Insurance coverage, particularly liability insurance, has been tough to obtain for OHV recreation," says Jeff Magowan, of Garceau,Wenick-Kutz, Magowan Insurance Agency in Escanaba, Michigan. Magowan, an avid off-highway motorcyclist, has been involved in insuring OHV clubs and parks for many years. Because of his passion and involvement in the sport, he understands the unique requirements of this specialized coverage.
Unfortunately, insurance coverage has only been available sporadically, leaving many clubs and parks either without coverage, or paying exorbitant premiums. Increasing the availability of insurance coverage for off-highway recreation was a natural for Magowan.
Recently, working with an "A-Rated" insurance carrier, he has developed a competitive insurance option for off-highway organizations, businesses, and trail systems. "Putting all the pieces together has been a five year project," says Magowan. "We've put several risks in the program, and have found the coverage and pricing to be very competitive.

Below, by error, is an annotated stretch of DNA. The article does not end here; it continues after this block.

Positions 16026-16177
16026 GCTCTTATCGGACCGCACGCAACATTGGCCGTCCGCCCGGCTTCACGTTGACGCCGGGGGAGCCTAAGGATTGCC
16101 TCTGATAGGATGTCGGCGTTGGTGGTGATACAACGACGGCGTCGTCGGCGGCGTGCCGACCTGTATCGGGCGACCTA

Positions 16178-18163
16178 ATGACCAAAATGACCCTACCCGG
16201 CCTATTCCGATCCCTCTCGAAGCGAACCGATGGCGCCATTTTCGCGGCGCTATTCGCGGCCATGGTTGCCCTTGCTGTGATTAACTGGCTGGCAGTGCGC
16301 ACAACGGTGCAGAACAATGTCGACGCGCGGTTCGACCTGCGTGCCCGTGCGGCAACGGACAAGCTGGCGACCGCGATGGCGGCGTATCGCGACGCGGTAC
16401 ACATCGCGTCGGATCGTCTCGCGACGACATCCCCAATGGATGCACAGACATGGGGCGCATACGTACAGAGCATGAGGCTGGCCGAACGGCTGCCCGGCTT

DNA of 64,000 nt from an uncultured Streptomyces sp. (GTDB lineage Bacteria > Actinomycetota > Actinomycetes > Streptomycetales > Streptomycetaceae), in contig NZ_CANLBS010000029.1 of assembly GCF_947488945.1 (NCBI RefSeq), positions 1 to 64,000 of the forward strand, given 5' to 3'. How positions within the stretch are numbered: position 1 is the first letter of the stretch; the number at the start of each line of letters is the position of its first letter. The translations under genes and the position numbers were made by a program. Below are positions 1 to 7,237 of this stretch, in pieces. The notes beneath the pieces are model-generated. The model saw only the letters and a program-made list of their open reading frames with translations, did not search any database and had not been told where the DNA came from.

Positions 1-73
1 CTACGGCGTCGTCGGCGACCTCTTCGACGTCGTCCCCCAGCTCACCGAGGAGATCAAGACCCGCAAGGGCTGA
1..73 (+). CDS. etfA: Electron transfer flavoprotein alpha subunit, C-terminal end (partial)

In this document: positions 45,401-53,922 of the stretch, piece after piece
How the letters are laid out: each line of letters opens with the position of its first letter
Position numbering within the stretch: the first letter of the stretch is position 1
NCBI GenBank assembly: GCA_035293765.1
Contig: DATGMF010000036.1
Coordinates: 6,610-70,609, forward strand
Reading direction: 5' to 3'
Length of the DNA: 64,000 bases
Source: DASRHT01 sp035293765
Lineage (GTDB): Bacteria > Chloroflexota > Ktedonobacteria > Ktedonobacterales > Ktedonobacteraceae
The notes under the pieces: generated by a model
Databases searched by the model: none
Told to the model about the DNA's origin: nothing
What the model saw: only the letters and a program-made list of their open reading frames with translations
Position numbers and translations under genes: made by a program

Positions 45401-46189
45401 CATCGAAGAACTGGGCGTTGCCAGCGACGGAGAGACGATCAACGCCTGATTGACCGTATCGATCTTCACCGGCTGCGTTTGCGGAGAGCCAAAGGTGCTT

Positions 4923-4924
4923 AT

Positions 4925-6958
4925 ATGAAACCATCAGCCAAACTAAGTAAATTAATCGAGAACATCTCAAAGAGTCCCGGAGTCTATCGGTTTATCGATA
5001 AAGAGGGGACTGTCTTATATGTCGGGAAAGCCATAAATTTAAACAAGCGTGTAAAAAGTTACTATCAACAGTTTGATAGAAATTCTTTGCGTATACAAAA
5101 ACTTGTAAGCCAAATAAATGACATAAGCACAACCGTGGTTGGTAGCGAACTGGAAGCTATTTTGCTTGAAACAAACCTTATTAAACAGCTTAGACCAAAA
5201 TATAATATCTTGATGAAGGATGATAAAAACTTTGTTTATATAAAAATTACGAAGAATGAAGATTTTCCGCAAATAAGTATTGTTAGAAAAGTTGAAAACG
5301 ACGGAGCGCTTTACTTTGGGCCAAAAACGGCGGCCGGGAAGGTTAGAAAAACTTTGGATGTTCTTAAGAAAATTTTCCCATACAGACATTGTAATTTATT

According to Jeff, his affiliation with the National Off-Highway Vehicle Conservation Council helped in the development of his most recent OHV insurance program. Because the participants in NOHVCC programs represent the "best in the business" of OHV recreation, the program is being released initially through the NOHVCC, before being introduced to the general public.
As laws vary from state to state, the insurance coverage may not be available in all states. For more information, contact Jeff Magowan at (906)789-0900 or by email at firstname.lastname@example.org